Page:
The Covid-19 pandemic has revealed the best and worst in the NHS: protection has been offered to people in differing regions but poor integration between the service and social care has been evident, and so too the chronic underfunding of social care and low staff numbers, according to a report from the London School of Economics-Lancet commission.
The commission, looking at the possible future of the NHS, has called on the government to commit to long-term funding for healthcare, and set out other recommendations to try to solve the troubles facing the NHS.
Here are some of the key issues:
Funding of the NHS, social care and public health
Plan: The LSE-Lancet commission proposes a £102bn increase in UK spending on the NHS, social care and public health, taking the total outlay from £185bn now to £288bn by 2030-31. That would involve increasing the budget of each of those three services by 4% a year every year for 10 years.
Most of the £102bn would come from rises in income tax, national insurance and VAT. Initially there would be a 1p increase in all three by 2025-26 – a move the experts call “progressive, broad-based, general taxation” – and further 2p uplifts in both income tax and NI by 2030/31.
Analysis: Any government would think very hard about committing to such large increases over so many years, especially given that more than £300bn has already been spent tackling Covid. The commission admits that securing ministerial approval for such tax rises would be “challenging in economically and geopolitically uncertain times”.
Plan: The sector needs an immediate £3.2bn cash injection to improve and expand care forelderly people, children and disabled people, the experts say. They also propose making the means test for receipt of free social care much more generous by raising the savings people can hold from £23,250 to £100,000 before they no longer qualify for local authority care funding, and capping care costs at £75,000.
Analysis: The multiple financial and political risks involved in replacing the creaking, inadequate, social care system in England with a high-quality and affordable alternative help explain why successive governments have examined the problem but, despite pressure to act, taken no meaningful action.
Boris Johnson pledged to fix the problem as soon as he entered Downing Street in 2019 but has done nothing and has dropped plans for social care reform from the Queen’s speech next week. It is unclear when any government will grasp the nettle and push through radical change.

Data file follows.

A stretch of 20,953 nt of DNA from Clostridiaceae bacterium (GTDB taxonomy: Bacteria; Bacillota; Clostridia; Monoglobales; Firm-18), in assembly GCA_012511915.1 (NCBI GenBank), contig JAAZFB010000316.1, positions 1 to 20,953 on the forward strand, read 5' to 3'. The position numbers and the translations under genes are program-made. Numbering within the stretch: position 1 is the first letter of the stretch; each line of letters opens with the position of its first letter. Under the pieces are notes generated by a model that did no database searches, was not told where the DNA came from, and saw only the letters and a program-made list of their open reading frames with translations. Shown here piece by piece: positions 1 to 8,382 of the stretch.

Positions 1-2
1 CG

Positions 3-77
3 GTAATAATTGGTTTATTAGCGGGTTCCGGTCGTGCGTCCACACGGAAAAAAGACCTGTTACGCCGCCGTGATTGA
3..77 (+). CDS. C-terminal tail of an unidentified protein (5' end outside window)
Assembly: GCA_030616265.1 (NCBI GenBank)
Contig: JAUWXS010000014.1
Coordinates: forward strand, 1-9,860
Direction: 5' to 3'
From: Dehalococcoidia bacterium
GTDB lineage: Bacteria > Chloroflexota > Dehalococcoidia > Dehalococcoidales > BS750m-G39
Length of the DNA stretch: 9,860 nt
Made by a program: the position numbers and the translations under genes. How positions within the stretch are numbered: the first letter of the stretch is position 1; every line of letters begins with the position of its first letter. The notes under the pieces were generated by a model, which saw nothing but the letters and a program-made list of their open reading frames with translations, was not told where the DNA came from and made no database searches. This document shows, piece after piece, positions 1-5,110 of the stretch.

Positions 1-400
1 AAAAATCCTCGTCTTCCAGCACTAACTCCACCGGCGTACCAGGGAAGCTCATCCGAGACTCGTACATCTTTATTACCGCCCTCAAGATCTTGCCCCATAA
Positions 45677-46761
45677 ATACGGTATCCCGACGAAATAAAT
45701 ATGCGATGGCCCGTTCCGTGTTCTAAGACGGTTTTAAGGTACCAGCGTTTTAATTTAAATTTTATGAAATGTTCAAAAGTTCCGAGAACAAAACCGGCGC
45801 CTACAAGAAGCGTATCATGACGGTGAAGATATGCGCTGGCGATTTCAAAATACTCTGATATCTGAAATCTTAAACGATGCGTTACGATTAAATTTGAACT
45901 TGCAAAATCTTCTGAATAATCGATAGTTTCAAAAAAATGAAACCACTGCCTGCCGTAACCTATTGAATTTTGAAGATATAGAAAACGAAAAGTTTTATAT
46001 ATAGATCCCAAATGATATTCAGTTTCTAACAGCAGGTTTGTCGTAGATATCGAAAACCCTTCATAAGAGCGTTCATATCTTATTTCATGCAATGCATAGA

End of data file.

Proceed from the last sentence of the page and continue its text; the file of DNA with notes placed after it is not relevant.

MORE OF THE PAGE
Plan: This sector also needs its own £3.2bn budget boost straight away, the commission says. That would help make up for years of cuts to public health budgets, ensure more money goes to poorer areas, where the burden of preventable illness is higher, and expand the workforce. The 4% rises would allow public health teams to do more to reduce the number of people suffering from cancer and heart disease and close the gap on this between Britain and other rich nations.l
Analysis: The experts make the case for big budget rises for all three services, not just the NHS, given that weaknesses in social care and public health drive demand for NHS care. But the sums of money thought necessary are unlikely to gain Treasury approval. And tough government action to curb smoking, drinking and especially poor diets, would arguably do as much to improve the nation’s health, and stop people getting ill in the first place, than the work of public health teams.
Sustainable and fit-for-purpose health and care workforce
Plan: Each of the four nations in the UK should draw up a strategy to guarantee that they will have enough skilled staff in the NHS and social care in future, with workforce planning then coordinated across the UK from 2022. Technology, such as remote appointments, should be deployed to help as far as possible.
Analysis: Widespread staff shortages led to the NHS in England drawing up its NHS people plan, but it was short of practical solutions that would make a big difference and not backed by any new funding. The LSE-Lancet report does not set out any compelling new ideas for ensuring sufficient supply of care staff in the years ahead either, even though Britain is involved in a global race to recruit doctors and nurses.